In the aviation industry, people rarely work alone, as most jobs are done in teams. Pilots, cabin crew the air traffic controllers and also aircraft technicians almost always work in teams. This all contributes to a safe environment for passengers and staff. Therefore, it is important to understand the dangerous types of groupthink that can lead to accidents. This article will provide insight into how these thinking styles can be applied in non-aviation environments, with the aim of making team leaders and managers aware other industries need to improve team performance by avoiding dangerous groupthink styles.
Conformity is common in the cockpit, as there is often a culture of hierarchy there. The seniority of pilots determines decision-making power in the aircraft, and often pilots with lower seniority do not speak up for fear of conflict within the team by pointing out dangers that their seniors may not have noticed. It is important that everyone does not feel pressured to remain silent if they perceive hazards that may affect flight operations. Conformity is also more common in some cultures than others; In some countries, pilots are more conformist than pilots from Europe or the United States, because they are influenced by their national culture to show respect to seniors in a highly hierarchical society and do not speak up.
Groupthink occurs everywhere, where individuals work together on a larger scale, consisting of mostly conformists who avoid conflict with others. If the majority of a group turn out to be conformists, individuals lack the ability to enforce rational decision-making when working within this group. Conformity and groupthink are common problems in many work environments, and the major drawback is that the team loses an important ability to gather knowledge from team members, where ideas can be gathered to make the best decisions. It is important that different opinions are heard and considered by the team leader or manager, as each individual in the group may represent experiences of different educational levels, different cultures and traditions.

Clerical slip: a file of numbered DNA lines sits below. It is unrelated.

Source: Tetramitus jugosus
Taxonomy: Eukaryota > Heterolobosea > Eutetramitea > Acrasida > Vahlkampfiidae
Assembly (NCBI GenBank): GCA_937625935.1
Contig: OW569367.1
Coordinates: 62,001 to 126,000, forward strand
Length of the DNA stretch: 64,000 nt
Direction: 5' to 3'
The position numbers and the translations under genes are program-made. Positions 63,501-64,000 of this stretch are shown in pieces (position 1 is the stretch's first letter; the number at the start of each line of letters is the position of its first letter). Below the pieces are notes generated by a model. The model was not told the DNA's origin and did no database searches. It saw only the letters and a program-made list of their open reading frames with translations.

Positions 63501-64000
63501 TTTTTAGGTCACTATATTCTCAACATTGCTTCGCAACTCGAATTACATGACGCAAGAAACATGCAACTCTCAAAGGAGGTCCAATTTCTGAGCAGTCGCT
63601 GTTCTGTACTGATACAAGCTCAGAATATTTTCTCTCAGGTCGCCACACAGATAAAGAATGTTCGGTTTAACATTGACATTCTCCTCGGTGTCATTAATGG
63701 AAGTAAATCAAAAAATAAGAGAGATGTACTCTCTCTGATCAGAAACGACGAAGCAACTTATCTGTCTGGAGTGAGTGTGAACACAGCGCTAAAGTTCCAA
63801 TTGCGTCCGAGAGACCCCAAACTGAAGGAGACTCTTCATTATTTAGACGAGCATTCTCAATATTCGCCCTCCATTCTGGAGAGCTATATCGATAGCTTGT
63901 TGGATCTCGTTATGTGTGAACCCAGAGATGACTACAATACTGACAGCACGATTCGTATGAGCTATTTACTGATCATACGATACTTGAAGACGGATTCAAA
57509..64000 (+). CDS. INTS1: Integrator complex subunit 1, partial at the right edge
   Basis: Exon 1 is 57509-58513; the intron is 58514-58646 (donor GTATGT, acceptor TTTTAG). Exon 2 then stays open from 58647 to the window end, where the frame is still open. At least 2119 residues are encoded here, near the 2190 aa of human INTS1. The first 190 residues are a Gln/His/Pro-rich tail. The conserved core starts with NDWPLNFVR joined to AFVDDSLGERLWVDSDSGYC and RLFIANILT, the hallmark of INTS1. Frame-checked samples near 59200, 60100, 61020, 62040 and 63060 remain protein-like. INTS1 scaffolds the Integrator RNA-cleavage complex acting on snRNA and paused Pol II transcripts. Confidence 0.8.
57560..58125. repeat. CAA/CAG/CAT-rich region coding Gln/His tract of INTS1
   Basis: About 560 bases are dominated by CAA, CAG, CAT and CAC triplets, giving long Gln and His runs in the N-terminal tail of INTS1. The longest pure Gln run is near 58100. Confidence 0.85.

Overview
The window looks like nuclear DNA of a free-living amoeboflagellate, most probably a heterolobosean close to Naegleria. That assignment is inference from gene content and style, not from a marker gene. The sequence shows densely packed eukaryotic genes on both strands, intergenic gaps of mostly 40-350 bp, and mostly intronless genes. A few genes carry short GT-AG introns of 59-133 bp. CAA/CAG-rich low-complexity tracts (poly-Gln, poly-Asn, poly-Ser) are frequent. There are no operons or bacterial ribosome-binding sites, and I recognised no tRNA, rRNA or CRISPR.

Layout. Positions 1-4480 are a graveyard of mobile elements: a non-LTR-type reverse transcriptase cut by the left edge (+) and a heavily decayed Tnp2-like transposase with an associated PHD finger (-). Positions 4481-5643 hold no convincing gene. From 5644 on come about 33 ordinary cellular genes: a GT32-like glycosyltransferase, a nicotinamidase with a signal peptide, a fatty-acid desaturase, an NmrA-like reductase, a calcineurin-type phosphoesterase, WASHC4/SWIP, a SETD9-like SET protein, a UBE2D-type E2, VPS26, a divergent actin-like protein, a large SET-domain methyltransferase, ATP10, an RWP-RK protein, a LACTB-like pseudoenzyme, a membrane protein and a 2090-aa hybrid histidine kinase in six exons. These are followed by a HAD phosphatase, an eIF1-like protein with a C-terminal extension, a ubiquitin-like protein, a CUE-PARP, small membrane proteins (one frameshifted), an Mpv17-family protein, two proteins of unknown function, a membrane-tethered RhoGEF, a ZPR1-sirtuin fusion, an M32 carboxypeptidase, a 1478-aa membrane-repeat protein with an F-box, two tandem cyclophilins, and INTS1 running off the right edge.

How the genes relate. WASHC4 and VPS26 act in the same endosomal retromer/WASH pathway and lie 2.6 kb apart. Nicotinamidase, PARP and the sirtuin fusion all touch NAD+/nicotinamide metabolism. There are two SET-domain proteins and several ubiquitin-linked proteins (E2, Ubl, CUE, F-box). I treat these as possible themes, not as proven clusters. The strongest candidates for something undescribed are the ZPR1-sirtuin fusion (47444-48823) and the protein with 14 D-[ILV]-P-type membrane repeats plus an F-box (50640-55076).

Group polarisation can also be found in a broader context; a common example that often leads to negative thinking by employees towards their employers or colleagues within the same company are, for example, trade unions, press or social media. Group polarisation can lead conflicts between employee groups within a company or with company management. Many companies experience strikes by technicians, maintenance staff, pilots, cabin crew and ground staff, often due to extreme feelings about underpayment or poor treatment.
Social loafing is a phenomenon where people exert less effort when working together in a group compared to individual work. As individuals, they feel less accountable for their performance when working in a group and believe that others will notice or even fix their mistakes. In other words, they feel that their individual contributions will not be noticed or rewarded, so they do not try as hard.
The bystander effect occurs when individuals do not take action when faced with an emergency or other problem, assuming that someone else will. This often arises because people tend to watch how other people react to a situation. If no one responds, they also do not feel responsible to respond.
In summary, dangerous groupthink styles can lead to accidents across industries where people work in teams. These styles include conformity, groupthink, group polarisation, social loafing and the bystander effect. It is important to recognize and address these styles to improve team performance and prevent accidents.
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